Fran Leeper Buss was born in 1942 and grew up along the bluffs of the Mississippi. She received a B.A. from the University of Iowa in 1964. In 1971, following a divorce, she joined with other single mothers and formed The Women’s Crisis and Information Center, one of the first women’s centers in the nation. She attended Iliff School of Theology and received a MDiv in 1976, then began her oral history career. She interviewed Doña Jesusita Aragon, an elderly midwife in Las Vegas, N.M, tape recording her story and assisting with births. That relationship resulted in the book, La Partera: Story of a Midwife, 1980.

Buss then interviewed seventy-two working-class women throughout the country for a book on their lives and the meaning they found in their labor. Dignity: Lower Income Women Tell of Their Lives and Struggles was published in1985. In the process, interviewees introduced her to the world of undocumented workers. She used that knowledge to write the award winning young adult novel, Journey of the Sparrows, 1991. She also created a photography exhibit of women’s portraits called, “Stepping from the Shadows.”

Buss received a PhD in 1995 from the University of Arizona Department of History, majoring in United States history and minoring in comparative women’s history. She emphasized racial and ethnic history. In 1992, her tapes and transcripts were placed in seven research libraries in a collection called Work and Family: Low Income and Minority Women Talk About Their Lives. In 1993 she compiled and edited, Forged under the Sun/ Forjada bajo el Sol: The Life of Maria Elena Lucas. Lucas was a migrant worker and United Farm Workers’ organizer. In 2009, Buss published The Moisture of the Earth: Mary Robinson, Civil Rights and Textile Union Activist.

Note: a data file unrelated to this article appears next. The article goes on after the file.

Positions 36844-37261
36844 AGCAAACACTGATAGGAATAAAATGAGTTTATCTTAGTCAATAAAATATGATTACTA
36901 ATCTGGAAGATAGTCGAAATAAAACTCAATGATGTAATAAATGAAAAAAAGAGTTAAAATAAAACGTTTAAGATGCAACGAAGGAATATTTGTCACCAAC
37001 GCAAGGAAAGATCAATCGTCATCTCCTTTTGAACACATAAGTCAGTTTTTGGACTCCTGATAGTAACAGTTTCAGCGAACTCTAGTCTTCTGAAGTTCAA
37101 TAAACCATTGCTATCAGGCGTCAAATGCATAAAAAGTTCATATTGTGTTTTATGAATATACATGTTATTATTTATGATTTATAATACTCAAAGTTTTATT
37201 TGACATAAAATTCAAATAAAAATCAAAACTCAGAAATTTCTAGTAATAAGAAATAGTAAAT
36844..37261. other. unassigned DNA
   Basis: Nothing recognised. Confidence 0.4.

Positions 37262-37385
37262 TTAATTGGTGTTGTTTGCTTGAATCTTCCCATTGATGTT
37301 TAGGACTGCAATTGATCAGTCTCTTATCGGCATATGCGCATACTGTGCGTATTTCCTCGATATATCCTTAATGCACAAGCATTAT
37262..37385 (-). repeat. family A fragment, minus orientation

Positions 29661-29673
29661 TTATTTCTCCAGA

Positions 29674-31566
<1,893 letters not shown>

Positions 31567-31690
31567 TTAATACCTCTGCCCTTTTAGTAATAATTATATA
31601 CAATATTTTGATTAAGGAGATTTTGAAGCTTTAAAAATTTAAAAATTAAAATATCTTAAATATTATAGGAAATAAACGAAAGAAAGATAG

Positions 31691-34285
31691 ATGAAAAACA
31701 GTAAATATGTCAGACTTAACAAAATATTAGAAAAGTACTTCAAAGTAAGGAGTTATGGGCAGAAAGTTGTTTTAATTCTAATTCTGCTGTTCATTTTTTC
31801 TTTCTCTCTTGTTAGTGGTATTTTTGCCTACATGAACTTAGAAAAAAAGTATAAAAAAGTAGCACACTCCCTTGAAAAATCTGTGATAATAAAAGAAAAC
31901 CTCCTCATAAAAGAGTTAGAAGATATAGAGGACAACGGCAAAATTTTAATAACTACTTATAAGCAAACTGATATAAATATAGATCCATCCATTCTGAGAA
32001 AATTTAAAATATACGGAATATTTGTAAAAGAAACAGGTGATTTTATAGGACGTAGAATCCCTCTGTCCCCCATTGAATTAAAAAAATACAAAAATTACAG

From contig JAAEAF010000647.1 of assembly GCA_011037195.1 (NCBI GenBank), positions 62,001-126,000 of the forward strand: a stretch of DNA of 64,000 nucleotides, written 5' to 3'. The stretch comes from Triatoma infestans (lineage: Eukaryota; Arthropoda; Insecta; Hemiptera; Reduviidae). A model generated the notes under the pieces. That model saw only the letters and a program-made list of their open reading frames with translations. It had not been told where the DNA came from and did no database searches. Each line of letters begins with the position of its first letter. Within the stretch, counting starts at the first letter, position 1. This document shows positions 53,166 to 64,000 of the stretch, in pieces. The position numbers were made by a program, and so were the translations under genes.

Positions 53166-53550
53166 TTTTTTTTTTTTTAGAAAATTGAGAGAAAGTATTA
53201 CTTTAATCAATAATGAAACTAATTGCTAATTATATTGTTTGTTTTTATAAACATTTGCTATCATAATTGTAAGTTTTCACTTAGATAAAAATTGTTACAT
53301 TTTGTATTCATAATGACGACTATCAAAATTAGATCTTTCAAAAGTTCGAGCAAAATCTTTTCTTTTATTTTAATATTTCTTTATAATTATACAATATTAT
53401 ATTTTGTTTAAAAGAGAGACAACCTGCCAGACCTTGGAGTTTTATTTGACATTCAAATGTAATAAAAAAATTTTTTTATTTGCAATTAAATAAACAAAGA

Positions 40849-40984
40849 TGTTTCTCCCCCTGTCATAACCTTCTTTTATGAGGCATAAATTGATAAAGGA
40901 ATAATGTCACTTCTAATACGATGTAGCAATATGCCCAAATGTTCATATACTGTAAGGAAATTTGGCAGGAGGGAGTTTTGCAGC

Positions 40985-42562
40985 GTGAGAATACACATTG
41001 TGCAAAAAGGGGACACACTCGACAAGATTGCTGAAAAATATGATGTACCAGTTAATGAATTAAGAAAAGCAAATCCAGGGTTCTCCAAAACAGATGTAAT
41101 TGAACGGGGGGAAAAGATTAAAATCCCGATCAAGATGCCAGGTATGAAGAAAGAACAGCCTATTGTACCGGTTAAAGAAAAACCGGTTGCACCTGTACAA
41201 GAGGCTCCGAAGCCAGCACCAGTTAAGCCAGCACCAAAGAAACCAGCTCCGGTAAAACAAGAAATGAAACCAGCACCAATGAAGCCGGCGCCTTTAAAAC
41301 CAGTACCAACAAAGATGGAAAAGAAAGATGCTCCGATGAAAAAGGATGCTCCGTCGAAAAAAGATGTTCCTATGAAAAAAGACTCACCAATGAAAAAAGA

Along with Josefina Castillo, she has completed, Spiritual Visions/ Border Lives: The Actions and Beliefs of Progressive Women Activists at the U.S.-Mexico Border. She also has recently written a retrospective called, Memory and Meaning: Oral History and Working-Class Women.

She worked as a campus/ community minister in New Mexico, Wisconsin, and Arizona and has taught women’s studies and history at the University of Wisconsin-Whitewater, the University of Arizona, and Pima Community College. She lives in Tucson, Arizona with her husband David, who is a UCC minister and a social worker with hospice. Her three children are grown. Throughout her life she has been active in women’s concerns, racial justice issues, poverty policies, and during the last twenty years, immigrant rights. Her journals and papers are to be archived in the Schlesinger Library of American Women with the Radcliffe Institute at Harvard University. In 1998, she won the first Coordinating Council for Women in History Catherine Prelinger Prize for her “outstanding contributions to the field of Women’s History."